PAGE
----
Block Your Boat Trailer | Boating Magazine

Block Your Boat Trailer

Relieve the load on trailers and tires by blocking up over winter.

If you plan to keep your boat on a trailer for winter or other long-term storage period, it’s a good idea to block up the trailer. This takes the strain off the suspension system and deters tire rot and flat-spotting, saving you money and extending the longevity of your trailer and its components, whether you store your boat trailer on a paved surface or not.

This also thwarts would-be thieves, who’d have a hard time stealing your boat and trailer without wheels. At the same time, it gives you a good opportunity to thoroughly inspect and, if necessary, replace or rebuild components such as the brakes, wheel bearings, hydraulic surge actuator, trailer lights, suspension system and more.

Blocking the trailer is a relatively simple process, provided you have the right tools and equipment. Here’s how to get it done, using a tandem axle holding a 25-foot deck boat as an example.

Getting Started
Skill Level: 2/5
Time to Complete: 3 Hours

*3-ton floor jack ($97.99, harborfreight.com)
*Four 2¼-ton adjustable height jack stands ($14.99/pair, sears.com)
*20-inch star lug-nut wrench ($18.99, autozone.com)
*2-by-14 solid lumber for support under jack stands
*Four wheel chocks ($10.99 each, westmarine.com)
*Chain and shackles

Quick Tip: When you put the wheels back on and lower the trailer frame next season, the chains supporting the axles will also automatically loosen up again, making them easy to remove.

Block Your Boat Trailer

Pick the Location

Tim Barker

1. Pick the Location
Select a spot that’s level (fore to aft and side to side) and does not block any areas you might need to access. Avoid overhangs that might dump snow, water or ice on the boat cover. The trailer will be supported at five points with four jack stands and the tongue jack. Make sure the ground under each point is firm enough to support each jack. Give yourself enough room to work on both sides. Chock the wheels, disconnect the tow vehicle, and level the trailer with the tongue jack.

Block Your Boat Trailer

Support the Axles

Tim Barker

2. Support the Axles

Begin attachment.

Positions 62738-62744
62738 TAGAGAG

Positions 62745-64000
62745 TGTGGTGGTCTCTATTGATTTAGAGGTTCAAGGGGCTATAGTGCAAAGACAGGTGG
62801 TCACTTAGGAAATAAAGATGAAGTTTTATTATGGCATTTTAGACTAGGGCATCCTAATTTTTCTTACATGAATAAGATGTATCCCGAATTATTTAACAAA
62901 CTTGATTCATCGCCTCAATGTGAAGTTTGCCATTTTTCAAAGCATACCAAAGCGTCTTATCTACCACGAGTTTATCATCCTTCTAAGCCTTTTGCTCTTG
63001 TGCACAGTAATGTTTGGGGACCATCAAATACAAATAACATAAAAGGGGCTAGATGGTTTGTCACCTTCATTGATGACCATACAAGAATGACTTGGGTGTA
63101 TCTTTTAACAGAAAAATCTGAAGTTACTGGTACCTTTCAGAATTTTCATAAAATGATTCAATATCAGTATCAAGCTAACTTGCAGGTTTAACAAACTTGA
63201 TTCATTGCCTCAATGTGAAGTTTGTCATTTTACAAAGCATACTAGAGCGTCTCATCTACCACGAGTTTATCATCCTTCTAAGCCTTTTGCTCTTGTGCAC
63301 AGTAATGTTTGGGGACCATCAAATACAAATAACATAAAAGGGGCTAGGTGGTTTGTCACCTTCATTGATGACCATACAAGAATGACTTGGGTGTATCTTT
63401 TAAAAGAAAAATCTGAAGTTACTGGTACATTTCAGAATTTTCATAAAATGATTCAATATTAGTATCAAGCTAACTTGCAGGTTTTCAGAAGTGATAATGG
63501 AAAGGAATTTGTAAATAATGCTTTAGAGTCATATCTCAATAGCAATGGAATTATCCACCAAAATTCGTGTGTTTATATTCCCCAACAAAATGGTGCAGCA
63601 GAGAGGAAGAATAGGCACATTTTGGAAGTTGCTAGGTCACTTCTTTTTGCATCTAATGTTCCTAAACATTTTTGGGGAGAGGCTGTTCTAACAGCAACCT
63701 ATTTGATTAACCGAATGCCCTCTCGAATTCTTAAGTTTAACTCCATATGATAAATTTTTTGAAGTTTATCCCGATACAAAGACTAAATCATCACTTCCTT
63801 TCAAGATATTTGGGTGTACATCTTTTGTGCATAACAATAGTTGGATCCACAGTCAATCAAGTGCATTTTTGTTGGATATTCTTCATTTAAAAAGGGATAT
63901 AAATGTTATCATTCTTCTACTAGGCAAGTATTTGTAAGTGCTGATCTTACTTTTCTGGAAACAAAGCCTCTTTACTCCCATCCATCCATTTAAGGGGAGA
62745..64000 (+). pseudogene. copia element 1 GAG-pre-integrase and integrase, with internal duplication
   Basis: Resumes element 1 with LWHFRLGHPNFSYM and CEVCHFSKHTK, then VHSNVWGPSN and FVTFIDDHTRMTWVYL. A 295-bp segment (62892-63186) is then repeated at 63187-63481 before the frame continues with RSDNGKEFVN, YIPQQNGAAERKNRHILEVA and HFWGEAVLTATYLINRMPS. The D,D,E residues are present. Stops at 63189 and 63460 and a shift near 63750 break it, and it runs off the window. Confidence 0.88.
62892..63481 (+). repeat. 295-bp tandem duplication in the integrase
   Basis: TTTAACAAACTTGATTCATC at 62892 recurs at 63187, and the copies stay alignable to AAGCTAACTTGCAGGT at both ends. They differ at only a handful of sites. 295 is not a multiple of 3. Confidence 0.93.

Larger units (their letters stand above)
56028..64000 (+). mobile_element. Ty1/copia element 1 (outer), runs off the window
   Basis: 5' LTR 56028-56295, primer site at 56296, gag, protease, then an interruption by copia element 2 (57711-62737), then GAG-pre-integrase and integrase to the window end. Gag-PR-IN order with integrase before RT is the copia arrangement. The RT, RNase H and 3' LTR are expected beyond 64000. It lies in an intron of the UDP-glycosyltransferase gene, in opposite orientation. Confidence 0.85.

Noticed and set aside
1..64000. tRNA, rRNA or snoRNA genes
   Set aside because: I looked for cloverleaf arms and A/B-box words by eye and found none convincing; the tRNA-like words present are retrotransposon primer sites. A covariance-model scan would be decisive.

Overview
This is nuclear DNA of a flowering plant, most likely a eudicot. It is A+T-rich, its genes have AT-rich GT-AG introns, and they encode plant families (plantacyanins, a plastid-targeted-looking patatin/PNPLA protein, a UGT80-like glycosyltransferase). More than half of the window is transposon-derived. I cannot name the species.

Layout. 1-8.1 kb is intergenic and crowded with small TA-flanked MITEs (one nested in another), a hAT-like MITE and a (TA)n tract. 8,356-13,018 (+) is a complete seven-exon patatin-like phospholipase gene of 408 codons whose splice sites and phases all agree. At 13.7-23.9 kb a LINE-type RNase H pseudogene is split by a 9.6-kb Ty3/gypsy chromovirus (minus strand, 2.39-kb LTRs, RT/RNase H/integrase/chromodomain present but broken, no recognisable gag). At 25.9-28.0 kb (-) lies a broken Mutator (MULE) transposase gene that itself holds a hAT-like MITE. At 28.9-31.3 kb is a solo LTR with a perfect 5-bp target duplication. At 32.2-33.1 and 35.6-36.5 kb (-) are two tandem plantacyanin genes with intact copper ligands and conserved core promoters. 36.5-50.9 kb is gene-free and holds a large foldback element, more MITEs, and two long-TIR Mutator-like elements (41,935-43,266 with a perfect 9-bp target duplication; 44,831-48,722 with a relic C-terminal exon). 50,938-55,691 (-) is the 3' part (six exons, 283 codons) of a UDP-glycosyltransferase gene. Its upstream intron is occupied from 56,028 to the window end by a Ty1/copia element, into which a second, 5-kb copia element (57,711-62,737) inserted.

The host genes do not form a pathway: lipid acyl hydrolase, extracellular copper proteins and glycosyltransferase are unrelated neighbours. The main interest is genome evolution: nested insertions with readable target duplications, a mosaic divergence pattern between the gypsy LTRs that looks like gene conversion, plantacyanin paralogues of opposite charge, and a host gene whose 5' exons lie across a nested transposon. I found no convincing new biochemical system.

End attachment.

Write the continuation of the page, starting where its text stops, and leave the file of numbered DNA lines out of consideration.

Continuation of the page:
If your trailer has a leaf-spring suspension system, chain each axle to the trailer frame with the same amount of slack at each end. Use shackles to secure the chains. Be careful not to run the chain directly across any brake lines or trailer wires, which might be pinched or cut by the chain when it grows taut. This support will prevent the trailer axles from sagging excessively when you jack up the trailer frame. This step is not needed if your trailer has torsion-axle suspension. Slightly loosen the lug nuts.

Block Your Boat Trailer

Raise the Trailer

Tim Barker

3. Raise the Trailer
Start about 4 feet aft of the rear axle. Use a sufficiently rated floor jack to lift the frame until the rear tires are an inch or two off the ground. You may need to use blocks with the jack to get sufficient height. Place a jack stand under the frame with a 2-inch-thick piece of solid wood underneath for support and lower the floor jack. Then move the floor jack to a spot about 4 feet ahead of the front axle and do the same thing. Repeat the process on the opposite side. Readjust the trailer level with the tongue jack.

Block Your Boat Trailer

Store the Wheels

Tim Barker

4. Store the Wheels
Use a star wrench to spin off the lug nuts, then remove the wheels/tires. Before you roll them into your garage or shed for winter storage, inspect the tires for cracks or damage to the sidewalls (both sides), treads and valve stems. Check the wheels for bent rims or excessive corrosion, especially around the center, spokes and outer rim. Plan on replacing worn or damaged wheels and tires before next season. Don’t forget to do the same with your trailer’s spare tire. Check the air pressure before reinstalling next spring.

Off-Season Maintenance
With the trailer wheels removed and the frame on jack stands, now is a good time to inspect the trailer for needed maintenance and repairs. Here are some of the critical items to check.

Corrosion
Use a wire brush to remove spots of rust, then thoroughly clean with denatured alcohol and apply two coats of corrosion-inhibiting primer. Finish off with a coat of paint that matches your trailer.

Lights
Check and replace any wires or connections that look frayed or corroded. If there are multiple repairs, it might be easier to run an entirely new wiring harness. Now is also a good time to replace any burned-out lights.

Bearings
Pull off the wheel hubs and inspect the bearings and seals. If in doubt, replace them. Repack with fresh grease.

Brakes
Check the brake pads and replace them if they have less than 1/8-inch of useful life left. Have drum brakes turned. If disc brakes are scored, have them turned as well.

Coupler/Surge Actuator
Make sure the coupler is in good condition and that the surge-brake actuator operates properly and is free of leaks. Check the brake lines for leaks too, and replace any that show excessive corrosion or look faulty. Top off the system with brake fluid.

Bow Winch
Check the winch to make sure it is operating properly and that the winch strap or cable and bow hook are in good condition.